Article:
Twenty-four states were still reporting high levels of flu-like disease activity, down from 26 states last week and 30 states the week prior.

Most cases were due to influenza A strains, particularly H3N2 viruses, which were still showing wide susceptibility to neuraminidase inhibitor antiviral drugs such as oseltamivir (Tamiflu) and zanamivir (Relenza).

The agency again reminded clinicians and the general public of the need for fast antiviral treatment especially the elderly and other high-risk groups such as pregnant women, people with asthma, heart disease, diabetes, and neurological disorders.

A total of 134.2 million doses of flu vaccine have been distributed to providers, but the agency noted that patients who are still seeking the shot may need to call more than one provider to get it.
http://www.medpagetoday.com/PrimaryCare/URItheFlu/37143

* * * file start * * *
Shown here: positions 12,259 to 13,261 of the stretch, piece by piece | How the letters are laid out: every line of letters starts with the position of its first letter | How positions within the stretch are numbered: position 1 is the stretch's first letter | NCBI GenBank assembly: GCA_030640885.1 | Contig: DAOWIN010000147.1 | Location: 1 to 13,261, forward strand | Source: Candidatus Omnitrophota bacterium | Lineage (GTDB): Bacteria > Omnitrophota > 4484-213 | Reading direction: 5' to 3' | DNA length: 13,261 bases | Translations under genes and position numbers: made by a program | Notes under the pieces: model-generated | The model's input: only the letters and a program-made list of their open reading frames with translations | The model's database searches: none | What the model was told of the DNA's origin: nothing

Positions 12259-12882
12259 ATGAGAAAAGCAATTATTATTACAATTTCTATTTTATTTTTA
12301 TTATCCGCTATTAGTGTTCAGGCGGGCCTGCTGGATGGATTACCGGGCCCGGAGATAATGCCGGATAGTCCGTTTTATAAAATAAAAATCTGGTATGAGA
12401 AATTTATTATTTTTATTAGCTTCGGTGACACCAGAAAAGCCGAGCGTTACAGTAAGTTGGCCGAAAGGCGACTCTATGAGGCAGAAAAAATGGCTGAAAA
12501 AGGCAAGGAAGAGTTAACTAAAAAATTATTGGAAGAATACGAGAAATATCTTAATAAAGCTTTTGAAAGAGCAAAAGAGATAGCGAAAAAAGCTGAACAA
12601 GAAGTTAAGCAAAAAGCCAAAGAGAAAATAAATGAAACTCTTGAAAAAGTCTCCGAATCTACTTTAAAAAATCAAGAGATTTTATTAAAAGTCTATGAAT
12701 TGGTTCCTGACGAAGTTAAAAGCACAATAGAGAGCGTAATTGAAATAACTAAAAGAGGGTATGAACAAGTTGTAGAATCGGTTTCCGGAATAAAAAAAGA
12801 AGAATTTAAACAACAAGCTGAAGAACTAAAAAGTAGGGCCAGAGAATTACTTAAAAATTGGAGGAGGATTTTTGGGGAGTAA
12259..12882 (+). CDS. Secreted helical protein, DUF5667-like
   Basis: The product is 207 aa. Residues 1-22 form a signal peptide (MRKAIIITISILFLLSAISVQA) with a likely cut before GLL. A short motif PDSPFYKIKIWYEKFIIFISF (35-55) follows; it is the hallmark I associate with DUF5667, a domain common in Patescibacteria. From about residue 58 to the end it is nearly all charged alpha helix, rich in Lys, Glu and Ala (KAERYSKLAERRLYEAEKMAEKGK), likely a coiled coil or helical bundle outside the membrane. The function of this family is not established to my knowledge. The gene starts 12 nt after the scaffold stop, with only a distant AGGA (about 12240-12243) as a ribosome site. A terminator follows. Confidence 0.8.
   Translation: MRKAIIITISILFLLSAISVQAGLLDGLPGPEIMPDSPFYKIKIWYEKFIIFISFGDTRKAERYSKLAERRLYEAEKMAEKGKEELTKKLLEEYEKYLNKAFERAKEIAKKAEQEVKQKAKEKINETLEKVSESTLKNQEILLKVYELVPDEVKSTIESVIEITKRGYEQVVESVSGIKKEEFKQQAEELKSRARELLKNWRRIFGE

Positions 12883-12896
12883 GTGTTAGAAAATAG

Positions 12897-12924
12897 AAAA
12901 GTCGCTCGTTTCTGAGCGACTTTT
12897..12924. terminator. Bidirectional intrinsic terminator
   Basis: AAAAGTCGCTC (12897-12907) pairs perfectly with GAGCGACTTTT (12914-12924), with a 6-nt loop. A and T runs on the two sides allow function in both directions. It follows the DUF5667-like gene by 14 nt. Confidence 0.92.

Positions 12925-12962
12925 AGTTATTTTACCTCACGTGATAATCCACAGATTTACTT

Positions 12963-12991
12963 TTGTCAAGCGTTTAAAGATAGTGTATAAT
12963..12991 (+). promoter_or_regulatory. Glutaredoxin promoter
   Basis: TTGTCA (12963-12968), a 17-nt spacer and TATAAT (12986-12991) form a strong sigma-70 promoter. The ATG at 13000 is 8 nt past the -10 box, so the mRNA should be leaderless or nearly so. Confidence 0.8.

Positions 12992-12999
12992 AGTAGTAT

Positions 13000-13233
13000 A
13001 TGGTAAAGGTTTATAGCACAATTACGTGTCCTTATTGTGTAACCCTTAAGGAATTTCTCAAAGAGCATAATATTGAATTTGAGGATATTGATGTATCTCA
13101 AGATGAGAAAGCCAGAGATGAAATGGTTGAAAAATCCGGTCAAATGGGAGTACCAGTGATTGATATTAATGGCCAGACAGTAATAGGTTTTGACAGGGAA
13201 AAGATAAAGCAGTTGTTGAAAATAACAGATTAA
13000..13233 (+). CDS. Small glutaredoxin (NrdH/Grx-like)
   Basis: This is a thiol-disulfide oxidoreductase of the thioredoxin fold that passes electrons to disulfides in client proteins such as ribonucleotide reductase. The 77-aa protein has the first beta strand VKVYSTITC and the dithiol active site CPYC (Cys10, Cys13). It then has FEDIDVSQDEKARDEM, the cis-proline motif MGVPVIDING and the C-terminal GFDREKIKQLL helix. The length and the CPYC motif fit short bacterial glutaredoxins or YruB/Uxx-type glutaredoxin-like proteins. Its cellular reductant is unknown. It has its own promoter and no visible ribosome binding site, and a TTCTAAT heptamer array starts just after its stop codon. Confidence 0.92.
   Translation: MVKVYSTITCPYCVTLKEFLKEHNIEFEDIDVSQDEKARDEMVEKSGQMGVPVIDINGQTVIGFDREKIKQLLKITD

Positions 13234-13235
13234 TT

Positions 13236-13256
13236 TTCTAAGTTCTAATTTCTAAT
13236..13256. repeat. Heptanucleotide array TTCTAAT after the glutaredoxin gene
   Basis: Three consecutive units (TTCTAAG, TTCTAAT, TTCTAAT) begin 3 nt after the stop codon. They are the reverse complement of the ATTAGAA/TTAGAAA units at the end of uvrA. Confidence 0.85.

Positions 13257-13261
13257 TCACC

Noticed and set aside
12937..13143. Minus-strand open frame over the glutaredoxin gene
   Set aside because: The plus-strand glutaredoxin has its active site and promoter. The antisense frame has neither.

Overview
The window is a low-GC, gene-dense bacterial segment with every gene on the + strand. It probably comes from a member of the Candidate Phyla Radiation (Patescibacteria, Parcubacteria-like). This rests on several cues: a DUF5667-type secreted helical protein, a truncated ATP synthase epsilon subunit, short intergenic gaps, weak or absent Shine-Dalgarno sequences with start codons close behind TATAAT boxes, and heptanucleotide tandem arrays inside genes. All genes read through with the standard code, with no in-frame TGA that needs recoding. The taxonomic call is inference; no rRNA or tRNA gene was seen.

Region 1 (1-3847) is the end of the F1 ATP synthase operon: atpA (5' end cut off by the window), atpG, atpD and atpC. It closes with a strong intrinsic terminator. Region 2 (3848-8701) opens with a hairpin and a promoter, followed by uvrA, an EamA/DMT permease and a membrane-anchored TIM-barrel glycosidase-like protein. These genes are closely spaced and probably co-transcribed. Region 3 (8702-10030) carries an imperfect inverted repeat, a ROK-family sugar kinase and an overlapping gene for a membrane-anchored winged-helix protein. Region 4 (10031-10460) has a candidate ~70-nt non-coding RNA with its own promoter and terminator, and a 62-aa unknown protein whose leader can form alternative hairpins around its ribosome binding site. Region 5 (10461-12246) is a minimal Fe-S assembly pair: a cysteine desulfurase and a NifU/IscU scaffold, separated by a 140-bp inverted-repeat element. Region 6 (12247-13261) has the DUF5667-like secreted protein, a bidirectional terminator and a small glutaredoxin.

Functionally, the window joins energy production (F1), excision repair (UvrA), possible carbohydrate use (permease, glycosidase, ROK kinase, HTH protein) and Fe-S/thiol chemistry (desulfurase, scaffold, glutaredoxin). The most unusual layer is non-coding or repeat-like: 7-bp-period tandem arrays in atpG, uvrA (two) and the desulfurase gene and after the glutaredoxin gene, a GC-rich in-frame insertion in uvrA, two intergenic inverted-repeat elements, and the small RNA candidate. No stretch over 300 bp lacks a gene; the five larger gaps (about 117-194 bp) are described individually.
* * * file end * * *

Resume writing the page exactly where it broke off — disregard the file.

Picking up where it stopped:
_________________
www.twitter.com/hniman


Top
 Profile  
 
 Post subject: Re: Week 4 FluView
PostPosted: Fri Feb 01, 2013 5:07 pm 
Online

Joined: Wed Aug 19, 2009 10:42 am
Posts: 46865
Location: Pittsburgh, PA USA
ATLANTA, Feb. 1 (UPI) -- Federal officials say influenza-like-illness activity has dropped in the East and risen sharply in the West a little more than halfway through the flu season.

The weekly flu report released by Centers for Disease Control and Prevention in Atlanta Friday said eight influenza-associated pediatric deaths were reported -- six for the week end Jan. 26 and two occurred during the week ending Jan. 5.